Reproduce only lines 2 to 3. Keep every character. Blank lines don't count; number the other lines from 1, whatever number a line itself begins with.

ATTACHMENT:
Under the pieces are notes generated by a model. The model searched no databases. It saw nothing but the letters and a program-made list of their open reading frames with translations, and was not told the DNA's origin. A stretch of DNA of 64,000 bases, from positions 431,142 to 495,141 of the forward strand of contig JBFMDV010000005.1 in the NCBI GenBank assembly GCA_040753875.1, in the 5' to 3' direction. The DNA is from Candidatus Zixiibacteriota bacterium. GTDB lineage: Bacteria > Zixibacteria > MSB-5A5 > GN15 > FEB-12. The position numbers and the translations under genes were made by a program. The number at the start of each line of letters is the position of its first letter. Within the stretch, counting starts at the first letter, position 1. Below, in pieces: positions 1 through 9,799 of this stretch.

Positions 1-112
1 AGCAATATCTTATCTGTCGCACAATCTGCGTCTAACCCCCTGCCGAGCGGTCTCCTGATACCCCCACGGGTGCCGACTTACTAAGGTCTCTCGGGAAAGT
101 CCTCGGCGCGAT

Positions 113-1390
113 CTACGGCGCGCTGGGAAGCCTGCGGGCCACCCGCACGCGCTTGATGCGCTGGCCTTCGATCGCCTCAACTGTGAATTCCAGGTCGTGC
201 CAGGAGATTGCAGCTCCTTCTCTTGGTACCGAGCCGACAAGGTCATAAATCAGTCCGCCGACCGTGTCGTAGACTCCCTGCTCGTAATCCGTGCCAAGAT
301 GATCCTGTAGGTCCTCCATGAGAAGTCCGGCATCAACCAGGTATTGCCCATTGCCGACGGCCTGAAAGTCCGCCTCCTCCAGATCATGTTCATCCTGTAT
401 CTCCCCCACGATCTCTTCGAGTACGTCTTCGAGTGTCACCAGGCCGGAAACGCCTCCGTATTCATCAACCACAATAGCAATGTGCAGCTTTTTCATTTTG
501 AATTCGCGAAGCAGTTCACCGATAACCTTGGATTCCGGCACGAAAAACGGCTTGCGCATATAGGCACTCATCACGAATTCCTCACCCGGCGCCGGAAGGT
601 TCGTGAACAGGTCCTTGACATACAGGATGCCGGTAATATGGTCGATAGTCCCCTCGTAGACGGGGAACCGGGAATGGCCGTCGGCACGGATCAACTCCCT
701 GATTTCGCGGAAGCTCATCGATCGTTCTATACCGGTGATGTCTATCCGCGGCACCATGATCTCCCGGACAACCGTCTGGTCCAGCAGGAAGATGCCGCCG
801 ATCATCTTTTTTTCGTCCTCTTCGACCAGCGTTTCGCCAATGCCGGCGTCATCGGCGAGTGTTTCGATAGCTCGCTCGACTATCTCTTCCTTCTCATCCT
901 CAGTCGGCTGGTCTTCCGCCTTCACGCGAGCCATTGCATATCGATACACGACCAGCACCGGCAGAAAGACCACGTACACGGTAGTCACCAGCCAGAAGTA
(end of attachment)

Positions 1-112
1 AGCAATATCTTATCTGTCGCACAATCTGCGTCTAACCCCCTGCCGAGCGGTCTCCTGATACCCCCACGGGTGCCGACTTACTAAGGTCTCTCGGGAAAGT